Somebody needs to make Wisconsin Cheesemaker Bob Wills a spandex superhero suit. Because, despite what you see in the movies, modern superheroes don’t wear tights and a cape. Nowadays, they wear hairnets.

On Thursday, one hairnet-wearing Superhero Master Cheesemaker (well, technically, he wasn’t actually wearing a hairnet at the time) helped launched Wisconsin’s first inner-city cheese factory. Yes, that’s right. Clock Shadow Creamery – named for the nearby Allen-Bradley Clock Tower – is scheduled to be up and running in the historic Walker’s Point area of Milwaukee next March.

Cheesemaker Bob Wills, who in his spare time, serves on the American Cheese Society Board of Directors, works on the USDA’s Dairy Industry Advisory Committee, and oh, by the way, produces award-winning cheese at a little factory called Cedar Grove Cheese that he owns in Plain, Wis., spoke to a cheering crowd of 200 people on Thursday, along with Milwaukee Mayor Tom Barrett and a host of local leaders. All were there to celebrate the groundbreaking of a new, $7 million, four-story new development led by local do-good legend Juli Kaufmann.

Wills plans to lease the first floor of Kaufmann’s new development (the top three floors will host medical clinics and community organizations) and build a working cheese factory that will feature public viewing areas and produce primarily fresh cheeses, including fresh mozzarella, quark and cheese curds – the types of cheeses not readily available to urban dwellers.

More importantly, the creamery will serve as an incubator for future cheesemakers. Wills plans to offer a cheesemaking apprenticeship program, where ideally, the next generation of cheesemakers will be launched, perhaps many from the inner city.

Incubators and apprenticeship is a little something Wills know a lot about. Ten years ago, he took a risk and opened his cheese plant in Plain, Wis., to up-and-coming cheesemakers looking to rent a cheese vat to launch new cheeses. Because of stiff competition, strict environmental standards and confidentially issues, very few cheese plants across the nation open their facilities to other cheesemakers. In fact, Wills is still one of only a handful of cheese plant owners who rents out space to other cheesemakers.

And now, he’s taking that mentality to the big city.

“The goal is help set up future cheesemakers for their own careers,” Wills says. “Ideally, I’ll find a young cheesemaker to run the Clock Shadow Creamery and it will be his or her factory in five years.”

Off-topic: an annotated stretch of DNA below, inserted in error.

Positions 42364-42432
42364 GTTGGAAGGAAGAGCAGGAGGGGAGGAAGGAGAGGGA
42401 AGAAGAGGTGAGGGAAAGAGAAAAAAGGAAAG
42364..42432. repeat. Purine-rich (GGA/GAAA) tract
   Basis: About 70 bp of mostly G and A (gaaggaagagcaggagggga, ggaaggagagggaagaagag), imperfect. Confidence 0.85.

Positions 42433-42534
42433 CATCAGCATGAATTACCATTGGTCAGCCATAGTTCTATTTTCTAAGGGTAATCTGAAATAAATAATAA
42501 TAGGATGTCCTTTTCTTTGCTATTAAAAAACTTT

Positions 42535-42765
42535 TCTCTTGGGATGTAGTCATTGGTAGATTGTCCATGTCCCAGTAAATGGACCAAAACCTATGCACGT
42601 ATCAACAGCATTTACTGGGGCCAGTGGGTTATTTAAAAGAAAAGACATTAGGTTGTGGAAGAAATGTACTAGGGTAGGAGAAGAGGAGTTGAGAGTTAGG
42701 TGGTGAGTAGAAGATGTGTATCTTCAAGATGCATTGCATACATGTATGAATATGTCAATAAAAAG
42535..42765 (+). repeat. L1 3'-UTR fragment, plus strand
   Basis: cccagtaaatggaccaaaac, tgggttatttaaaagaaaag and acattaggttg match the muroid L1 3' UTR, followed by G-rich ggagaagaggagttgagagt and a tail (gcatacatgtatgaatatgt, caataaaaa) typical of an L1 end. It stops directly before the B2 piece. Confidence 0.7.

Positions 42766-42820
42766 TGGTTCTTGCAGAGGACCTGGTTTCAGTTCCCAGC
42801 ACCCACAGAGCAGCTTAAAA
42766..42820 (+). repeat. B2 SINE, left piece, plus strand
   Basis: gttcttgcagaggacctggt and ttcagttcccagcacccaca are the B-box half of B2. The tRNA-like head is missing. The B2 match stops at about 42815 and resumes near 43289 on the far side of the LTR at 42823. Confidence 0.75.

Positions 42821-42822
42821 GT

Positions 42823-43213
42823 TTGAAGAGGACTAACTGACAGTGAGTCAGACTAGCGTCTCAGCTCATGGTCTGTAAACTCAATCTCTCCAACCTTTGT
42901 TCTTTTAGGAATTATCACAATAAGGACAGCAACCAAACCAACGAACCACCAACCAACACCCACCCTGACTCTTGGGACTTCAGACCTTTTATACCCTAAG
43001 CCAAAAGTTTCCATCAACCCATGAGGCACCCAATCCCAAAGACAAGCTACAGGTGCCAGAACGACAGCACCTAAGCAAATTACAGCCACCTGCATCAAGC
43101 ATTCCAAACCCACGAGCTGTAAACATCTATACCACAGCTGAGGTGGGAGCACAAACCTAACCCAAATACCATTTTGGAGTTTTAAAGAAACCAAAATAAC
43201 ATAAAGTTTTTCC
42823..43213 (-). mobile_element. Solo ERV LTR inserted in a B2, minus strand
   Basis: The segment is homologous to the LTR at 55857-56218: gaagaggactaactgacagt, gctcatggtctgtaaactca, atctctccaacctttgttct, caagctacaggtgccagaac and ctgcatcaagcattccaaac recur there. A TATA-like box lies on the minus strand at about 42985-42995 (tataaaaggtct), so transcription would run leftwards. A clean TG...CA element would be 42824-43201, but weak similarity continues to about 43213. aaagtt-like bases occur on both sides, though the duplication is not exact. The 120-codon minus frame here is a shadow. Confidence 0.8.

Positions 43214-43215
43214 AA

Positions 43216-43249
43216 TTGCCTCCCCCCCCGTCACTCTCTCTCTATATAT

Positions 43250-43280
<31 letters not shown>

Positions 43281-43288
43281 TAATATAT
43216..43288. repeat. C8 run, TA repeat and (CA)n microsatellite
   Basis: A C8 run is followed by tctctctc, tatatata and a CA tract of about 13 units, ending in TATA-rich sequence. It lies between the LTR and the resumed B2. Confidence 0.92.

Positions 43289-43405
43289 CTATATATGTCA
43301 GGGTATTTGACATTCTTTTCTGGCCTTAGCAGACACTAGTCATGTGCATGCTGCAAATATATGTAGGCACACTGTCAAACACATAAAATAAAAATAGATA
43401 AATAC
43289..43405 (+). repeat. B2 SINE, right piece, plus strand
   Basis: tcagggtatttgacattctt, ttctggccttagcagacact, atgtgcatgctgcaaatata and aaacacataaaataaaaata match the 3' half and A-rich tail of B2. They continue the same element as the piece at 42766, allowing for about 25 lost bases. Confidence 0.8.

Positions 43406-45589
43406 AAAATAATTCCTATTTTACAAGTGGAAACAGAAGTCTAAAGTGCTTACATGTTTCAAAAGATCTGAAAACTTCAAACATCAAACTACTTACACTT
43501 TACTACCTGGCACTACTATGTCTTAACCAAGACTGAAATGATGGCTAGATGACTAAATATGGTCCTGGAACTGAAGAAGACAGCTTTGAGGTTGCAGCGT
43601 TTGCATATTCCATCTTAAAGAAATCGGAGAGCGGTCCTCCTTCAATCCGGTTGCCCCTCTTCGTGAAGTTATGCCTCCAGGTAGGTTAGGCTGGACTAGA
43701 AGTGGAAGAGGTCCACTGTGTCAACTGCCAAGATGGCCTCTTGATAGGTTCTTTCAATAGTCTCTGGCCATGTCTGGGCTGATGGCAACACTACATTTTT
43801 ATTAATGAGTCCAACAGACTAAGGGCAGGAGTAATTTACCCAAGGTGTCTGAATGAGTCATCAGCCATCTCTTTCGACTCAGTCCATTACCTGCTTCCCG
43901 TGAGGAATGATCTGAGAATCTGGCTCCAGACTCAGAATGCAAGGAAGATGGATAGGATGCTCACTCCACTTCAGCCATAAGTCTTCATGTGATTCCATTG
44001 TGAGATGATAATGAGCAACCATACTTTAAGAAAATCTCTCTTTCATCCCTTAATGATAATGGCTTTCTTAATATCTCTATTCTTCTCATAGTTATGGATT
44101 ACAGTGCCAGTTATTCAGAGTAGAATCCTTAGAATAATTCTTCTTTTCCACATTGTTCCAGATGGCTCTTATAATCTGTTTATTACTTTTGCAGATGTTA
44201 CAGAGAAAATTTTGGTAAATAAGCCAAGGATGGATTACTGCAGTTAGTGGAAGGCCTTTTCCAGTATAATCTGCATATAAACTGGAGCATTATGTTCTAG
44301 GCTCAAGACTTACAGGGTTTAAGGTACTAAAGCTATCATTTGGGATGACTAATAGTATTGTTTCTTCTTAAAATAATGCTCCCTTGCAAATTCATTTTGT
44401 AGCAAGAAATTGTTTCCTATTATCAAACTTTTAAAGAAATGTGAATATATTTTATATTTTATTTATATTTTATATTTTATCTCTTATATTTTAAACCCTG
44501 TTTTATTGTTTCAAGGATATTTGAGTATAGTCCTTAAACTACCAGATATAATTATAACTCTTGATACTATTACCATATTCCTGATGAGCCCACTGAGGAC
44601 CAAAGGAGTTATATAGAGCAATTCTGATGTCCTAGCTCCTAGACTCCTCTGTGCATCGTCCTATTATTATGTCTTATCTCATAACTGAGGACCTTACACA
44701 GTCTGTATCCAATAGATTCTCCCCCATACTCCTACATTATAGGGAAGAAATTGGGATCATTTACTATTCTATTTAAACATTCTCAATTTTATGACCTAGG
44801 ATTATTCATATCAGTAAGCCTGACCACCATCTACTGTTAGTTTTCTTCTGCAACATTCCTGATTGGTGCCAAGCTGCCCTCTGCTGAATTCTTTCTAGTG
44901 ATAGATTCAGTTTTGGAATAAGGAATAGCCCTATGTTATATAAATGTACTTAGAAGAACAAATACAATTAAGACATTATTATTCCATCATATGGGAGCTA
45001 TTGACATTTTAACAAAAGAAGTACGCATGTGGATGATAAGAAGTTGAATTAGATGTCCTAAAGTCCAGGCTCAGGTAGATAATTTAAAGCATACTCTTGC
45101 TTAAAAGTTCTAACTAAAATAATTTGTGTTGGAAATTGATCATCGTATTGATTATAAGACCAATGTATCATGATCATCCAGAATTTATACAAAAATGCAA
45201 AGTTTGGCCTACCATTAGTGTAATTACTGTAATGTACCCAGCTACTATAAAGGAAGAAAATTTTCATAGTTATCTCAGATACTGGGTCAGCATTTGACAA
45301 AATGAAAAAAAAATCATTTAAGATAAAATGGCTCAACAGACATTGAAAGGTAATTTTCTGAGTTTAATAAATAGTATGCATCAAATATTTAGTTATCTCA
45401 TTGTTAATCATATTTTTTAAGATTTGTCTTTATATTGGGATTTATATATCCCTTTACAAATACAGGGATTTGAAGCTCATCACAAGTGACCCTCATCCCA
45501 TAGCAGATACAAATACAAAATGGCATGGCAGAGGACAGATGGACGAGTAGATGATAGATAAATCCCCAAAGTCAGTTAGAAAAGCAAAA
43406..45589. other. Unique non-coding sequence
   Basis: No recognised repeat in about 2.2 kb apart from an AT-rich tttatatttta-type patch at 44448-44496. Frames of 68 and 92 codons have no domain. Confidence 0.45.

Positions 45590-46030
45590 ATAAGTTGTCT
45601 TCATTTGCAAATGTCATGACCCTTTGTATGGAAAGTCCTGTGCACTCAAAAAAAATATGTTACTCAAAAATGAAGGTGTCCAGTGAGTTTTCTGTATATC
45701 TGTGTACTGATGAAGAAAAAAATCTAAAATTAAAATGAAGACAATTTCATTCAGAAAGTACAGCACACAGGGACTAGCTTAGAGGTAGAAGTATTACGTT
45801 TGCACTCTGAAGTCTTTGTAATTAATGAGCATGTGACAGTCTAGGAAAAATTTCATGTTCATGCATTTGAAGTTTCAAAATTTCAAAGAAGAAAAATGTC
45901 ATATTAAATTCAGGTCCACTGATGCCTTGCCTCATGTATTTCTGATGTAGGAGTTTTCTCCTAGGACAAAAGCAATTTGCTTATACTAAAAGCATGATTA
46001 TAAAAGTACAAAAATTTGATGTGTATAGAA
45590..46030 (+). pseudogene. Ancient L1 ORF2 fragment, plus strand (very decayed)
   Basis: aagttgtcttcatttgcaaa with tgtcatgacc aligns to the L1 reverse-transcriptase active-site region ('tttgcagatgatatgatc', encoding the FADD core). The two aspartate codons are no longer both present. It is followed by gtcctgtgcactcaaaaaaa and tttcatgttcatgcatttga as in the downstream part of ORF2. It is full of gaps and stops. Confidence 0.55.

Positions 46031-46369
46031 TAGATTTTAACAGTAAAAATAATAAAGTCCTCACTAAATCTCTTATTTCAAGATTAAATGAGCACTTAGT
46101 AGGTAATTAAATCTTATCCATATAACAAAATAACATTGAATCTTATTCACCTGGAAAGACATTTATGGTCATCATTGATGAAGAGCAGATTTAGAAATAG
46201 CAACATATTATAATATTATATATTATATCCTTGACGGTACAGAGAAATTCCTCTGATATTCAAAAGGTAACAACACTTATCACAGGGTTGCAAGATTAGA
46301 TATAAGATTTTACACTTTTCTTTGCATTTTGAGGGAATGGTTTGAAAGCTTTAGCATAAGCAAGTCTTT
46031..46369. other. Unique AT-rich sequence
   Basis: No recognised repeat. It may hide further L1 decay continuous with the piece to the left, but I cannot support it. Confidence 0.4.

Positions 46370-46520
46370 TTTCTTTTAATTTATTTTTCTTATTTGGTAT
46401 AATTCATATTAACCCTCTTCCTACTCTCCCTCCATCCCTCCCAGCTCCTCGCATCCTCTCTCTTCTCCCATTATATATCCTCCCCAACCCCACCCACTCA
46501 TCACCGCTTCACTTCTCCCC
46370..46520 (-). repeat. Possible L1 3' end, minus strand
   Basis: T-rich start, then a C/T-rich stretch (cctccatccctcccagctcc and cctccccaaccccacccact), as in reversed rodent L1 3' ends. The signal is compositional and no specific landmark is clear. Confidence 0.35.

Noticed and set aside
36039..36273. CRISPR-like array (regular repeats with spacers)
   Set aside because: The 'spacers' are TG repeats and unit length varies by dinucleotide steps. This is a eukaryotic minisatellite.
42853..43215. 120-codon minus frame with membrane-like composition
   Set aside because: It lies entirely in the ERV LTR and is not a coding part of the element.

If the Clock Shadow Creamery model is successful, he says he may replicate it in other places. 
“It seems like a good way to help young people interesting in building a career in the dairy industry that don’t come from a third or fourth generation cheesemaking family. We’ve got to find a way to connect those kids to cheesemaking,” he says.
Based on the response from Thursday’s jubilant crowd, which later retired to a rockin’ party at the Milwaukee Brewing Company across the street, Wills’ inner city cheesemaking venture will be successful. Kinds of makes one wonder if  perhaps he doesn’t have a pair of tights and superhero cape in his closet after all. 

3 thoughts on “Clock Shadow Creamery

  1. I got my hours working for Cedar Grove cheese so I am indebted to Bob but I don't see the sense in a cheese plant downtown. One blogger said it made great sense because you wouldn't have to ship the cheese from mid-Wisconsin. Cheese is about 1/10 of the weight of the milk it is made from and you will have to ship all of that milk down and all of that whey back. The 5th ward isn't exactly a tourist destination and it will be down stairs from a free clinic. I wish you the best Bob, but don't give it a great chance of survival.

  2. I applaud this effort and believe it will be successful. On a more selfish note, this “city boy” is looking forward to an apprenticeship program in the heart of the city.

  3. It's important to spread this artisan food movement around the state – hopefully the good news of great Wisconsin food will reach more people.

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